Economic benefits

The need for economic advantage makes up another motivation for the Israeli leaders to diligently pursue the railroad project to link them to the Arab markets. Tel Aviv is planning for the Haifa-Beit She'an railway in an effort to link the Arab states via Jordan and thus cash in on being a regional hub of marine transit. The core idea behind the project is that the Israeli regime can transform into a bridge connecting the European countries and the Mediterranean Sea to Jordan and the Eastern countries. Jordan is expected to take the role of transit route for goods and passengers to and from Iraq and the Persian Gulf Arab states.

Currently, Turkey uses the Haifa Port to send goods to the Persian Gulf region. Nearly 25 percent of the Turkish goods go to the Persian Gulf states via Jordan and the Israeli port. The growth of the Turkish trade through the Israeli port mainly resulted from the years of war in Syria whose ports had the duty before the devastating conflict. Figures suggest that Israeli-Jordanian trade during the past five years saw a 65 percent growth rate, with the transit trucks moving through the Sheikh Hussein Crossing saw a four-fold increase in number.

Anti-Arab Israeli pressure instrument

Such a railroad and the consequent trade interactions can be instruments in the hands of Tel Aviv. Once the trade via this link is launched, the Israelis can put strains on the Arab countries hosting the railway when the need arises. Although it will not do so as much as possible now due to hard situation it is grappling with, the Israeli regime will keep this possibility for the future.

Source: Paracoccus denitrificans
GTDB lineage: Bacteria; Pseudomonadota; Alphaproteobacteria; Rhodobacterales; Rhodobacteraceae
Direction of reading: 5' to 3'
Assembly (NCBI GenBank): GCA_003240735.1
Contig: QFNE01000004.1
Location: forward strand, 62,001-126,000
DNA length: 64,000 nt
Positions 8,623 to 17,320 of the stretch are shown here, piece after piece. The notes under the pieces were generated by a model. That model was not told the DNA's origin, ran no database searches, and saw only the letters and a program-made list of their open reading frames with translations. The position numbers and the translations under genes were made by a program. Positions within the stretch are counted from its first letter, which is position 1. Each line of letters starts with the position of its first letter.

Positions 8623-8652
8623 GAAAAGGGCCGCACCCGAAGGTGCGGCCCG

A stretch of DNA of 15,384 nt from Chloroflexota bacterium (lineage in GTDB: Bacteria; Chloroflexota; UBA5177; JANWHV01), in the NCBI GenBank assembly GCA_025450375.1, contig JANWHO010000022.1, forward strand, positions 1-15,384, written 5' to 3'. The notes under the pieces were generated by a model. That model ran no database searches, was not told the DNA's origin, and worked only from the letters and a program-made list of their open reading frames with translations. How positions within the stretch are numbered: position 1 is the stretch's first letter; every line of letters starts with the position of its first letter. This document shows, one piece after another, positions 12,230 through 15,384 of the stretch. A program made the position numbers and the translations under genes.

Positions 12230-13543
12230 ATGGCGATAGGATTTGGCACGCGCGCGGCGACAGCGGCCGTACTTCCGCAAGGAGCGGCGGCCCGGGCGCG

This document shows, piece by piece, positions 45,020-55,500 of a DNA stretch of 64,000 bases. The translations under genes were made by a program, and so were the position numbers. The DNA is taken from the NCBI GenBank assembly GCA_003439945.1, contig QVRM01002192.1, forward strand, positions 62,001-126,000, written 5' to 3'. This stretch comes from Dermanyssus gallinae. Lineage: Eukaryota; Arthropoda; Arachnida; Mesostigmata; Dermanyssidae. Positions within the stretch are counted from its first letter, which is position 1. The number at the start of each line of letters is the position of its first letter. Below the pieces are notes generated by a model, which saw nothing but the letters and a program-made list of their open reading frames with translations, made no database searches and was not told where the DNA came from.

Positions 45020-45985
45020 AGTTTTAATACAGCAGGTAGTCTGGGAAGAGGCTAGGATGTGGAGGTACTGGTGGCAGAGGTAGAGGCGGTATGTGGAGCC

Obstacles ahead

Implementation of the project faces some restrictions, however. Here are some of them:

1. For the current time, other than Egypt and Jordan no other Arab states hold official diplomatic relations with Tel Aviv regime. This means that any business relationship with the occupying regime is possible after the establishment of diplomatic relations. In the present conditions and in the mid-term, such normalization is unlikely. The Palestinian crisis is going towards escalation. The Israelis continue their anti-Palestinian violations with full support from the Americans. These all herald movement of the conditions towards more confrontation. On the other side, despite the fact that some Arab regimes, led by Saudi Arabia and the UAE, are open to diplomatic, economic, and even military ties with Tel Aviv, their nations stubbornly are against even existence of Israeli regime let alone establishing ties with it.

2. The Arab host countries can cut the Israeli interests from the project by cutting their train links.

3. The railroad, especially the lines passing through the Arab countries, can be easily endangered by the local dissenters or the anti-Israeli nationals from foreign countries. After all, Tel Aviv cannot control and secure the cross-border parts of the line.

4. The governments of the host countries lack the popular legitimacy and sooner or later will be replaced with popular new governments, which, most likely, will not regard relations with the Israelis positively.